Twitter

Will Twitter’s IPO Benefit You?

In the past, investing in technology was sure to be a wise decision. After all, you knew technology would continue to grow, and by investing in a company like Apple right when it made its first stock sale to the public, you were pretty confident you could make a heavy profit.

Facebook is a tech company that decided to make an initial public offering—an IPO—last year. So it came as no surprise when Twitter recently announced it was going public as well. Since Facebook is trading with a more than $100 billion market cap right now, it makes sense that Twitter would want to try out its luck too.

As this infographic by Maxwell Systems shows, investing in a tech company at its IPO is tempting, when you could have $18,828.92 right now if you would have invested $100 in Amazon at its IPO in 1997. However, before you decide to invest in Twitter, it’s important to make an informed choice and decide if it’s really going to be beneficial for your company.

When Will Twitter Go Public? 

It’s unclear when Twitter will officially go public, but if Facebook continues to keep its high stock price, Twitter will probably move as fast as it can. Some sources speculate it might be early 2014 before the firm has everything in order.

On the other hand, if Facebook shares begin to drop, Twitter’s bankers will probably stop in their tracks. When Twitter finally does decide to make its public offering, there are certain people that will clearly benefit:

  • Twitter’s founders. Even though the company has been through a lot of different rounds of funding, the founders will be worth a lot once everything resolves.
  • The media. What kind of journalist or reporter wouldn’t love the talk surrounding Internet IPOs? If people are talking about them, that means people are going to click and read articles — which means the media can make a great deal of advertising dollars.
  • Lawyers. There are a lot of billable hours that go into the IPO process, so it’s an enormous legal field day for anyone involved.

Confidential Filings 

Twitter is also taking advantage of the JOBS Act, which allows companies that are labeled as “emerging growth” companies to file for confidential review. This means Twitter can keep financial data private until three weeks before it markets the shares.

As a result, people’s expectations will remain low because they won’t have a clear picture of what to expect from Twitter. This will probably give Twitter room to use a different pricing strategy than Facebook did, so it can avoid the costly IPO mistakes its rival made.

However, because Twitter is using the JOBS Act to avoid public scrutiny, investors won’t have as much time to analyze or scrutinize any changes Twitter makes to its filings before it finally makes its IPO. As an investor, this will lessen your planning time and may not provide you with as much information as you would like about the upcoming IPO.

What You Should Consider

With all of the buzz surrounding Twitter’s IPO, there are a few components you should consider before investing:

  • Understand the fundamentals. Read articles, and learn exactly how Twitter works. Even though many sources say investors don’t have much experience using Twitter, make sure you do. Twitter may even plan to educate investors on its strategy before the IPO; either way, you should strive to educate yourself on the company and its strategy prior to investing.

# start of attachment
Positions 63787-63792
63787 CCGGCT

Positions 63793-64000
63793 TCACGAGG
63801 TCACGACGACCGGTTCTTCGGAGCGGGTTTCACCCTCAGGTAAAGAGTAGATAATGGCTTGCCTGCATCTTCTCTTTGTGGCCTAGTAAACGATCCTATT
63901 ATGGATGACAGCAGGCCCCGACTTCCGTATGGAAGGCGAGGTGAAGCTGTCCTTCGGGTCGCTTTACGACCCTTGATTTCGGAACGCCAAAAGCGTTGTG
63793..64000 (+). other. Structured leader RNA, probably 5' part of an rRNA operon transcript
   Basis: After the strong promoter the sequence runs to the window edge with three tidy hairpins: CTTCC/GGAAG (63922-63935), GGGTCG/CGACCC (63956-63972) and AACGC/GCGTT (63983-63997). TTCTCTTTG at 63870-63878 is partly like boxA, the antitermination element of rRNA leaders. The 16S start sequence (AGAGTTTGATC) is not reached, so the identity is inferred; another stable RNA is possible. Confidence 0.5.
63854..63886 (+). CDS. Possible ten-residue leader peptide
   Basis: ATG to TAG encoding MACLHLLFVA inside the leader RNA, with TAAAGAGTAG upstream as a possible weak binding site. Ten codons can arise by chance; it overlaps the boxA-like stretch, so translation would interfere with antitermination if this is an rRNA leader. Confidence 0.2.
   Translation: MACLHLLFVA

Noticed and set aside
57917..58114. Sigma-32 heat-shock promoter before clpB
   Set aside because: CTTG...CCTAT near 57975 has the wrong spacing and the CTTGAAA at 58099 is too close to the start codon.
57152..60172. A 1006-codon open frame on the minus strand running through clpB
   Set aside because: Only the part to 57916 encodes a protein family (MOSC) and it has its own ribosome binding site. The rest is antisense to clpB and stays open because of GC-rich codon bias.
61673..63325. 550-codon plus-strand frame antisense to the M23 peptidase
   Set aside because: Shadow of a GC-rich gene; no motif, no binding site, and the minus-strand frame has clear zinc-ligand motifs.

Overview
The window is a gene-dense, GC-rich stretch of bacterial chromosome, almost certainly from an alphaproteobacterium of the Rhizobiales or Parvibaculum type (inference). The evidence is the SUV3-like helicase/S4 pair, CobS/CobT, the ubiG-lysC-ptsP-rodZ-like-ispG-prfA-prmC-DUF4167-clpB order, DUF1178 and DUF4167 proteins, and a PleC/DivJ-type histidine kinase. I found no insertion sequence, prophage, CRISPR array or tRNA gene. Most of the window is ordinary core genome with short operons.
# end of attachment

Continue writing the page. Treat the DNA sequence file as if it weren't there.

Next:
• Understand its size. Try to read and get some numbers. How many people use Twitter? Examine its current value and predictions for its value moving forward. For instance, Twitter has a large mobile presence, so wireless device advertising may become a major part of its revenue this year.
  • Look at its potential growth and profit. Even though nobody will know for sure, examine the forecasts for Twitter over the next few years. According to a Bloomberg update, Twitter was valued at $10.5 billion in August, while Facebook is currently valued at $109 billion. While it’s unfair to compare the two, it’s important to analyze their growth cycles so you get an idea of how Twitter will grow in the future.

Questions to Ask Yourself

Once you’ve gathered some information and are on your way to making an informed decision about Twitter’s IPO, you should still speculate about the future success of this company:

  • Will Twitter remain popular? Don’t just listen to the news and statistics about Twitter now. Technology can change in the blink of an eye, so it’s important to speculate whether people will still be using and talking about it next year.
  • Do they have the opportunity to gain new users? While Facebook still has more users and many people are not fond of Twitter’s brevity, try to look at how many users Twitter has gained each year. Is it likely it will continue to gain users after the IPO?

Will Twitter grow after it goes public? Even though Twitter started in 2006, it didn’t begin its advertising services until 2010. So it’s earlier in its growth cycle than Facebook was when it made its IPO. This could be promising for Twitter, meaning it might have a better chance of growing rapidly after the company goes public. However, it’s definitely a question you’ll want to examine as thoroughly as possible before you invest.

You’ll never know for sure whether an IPO is going to go up or down, so it’s a risk in many ways. But understanding the business basics of your investment before you make it is key if you want to benefit from Twitter’s IPO.

Don’t invest just because the company is large and exciting right now. Even though there’s a lot of talk surrounding Twitter, a wise investment should involve a lot of thought and consideration.

About the author

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Adrienne Erin

Adrienne Erin is a blogger who covers everything from social media to APG Trade Show Exhibits.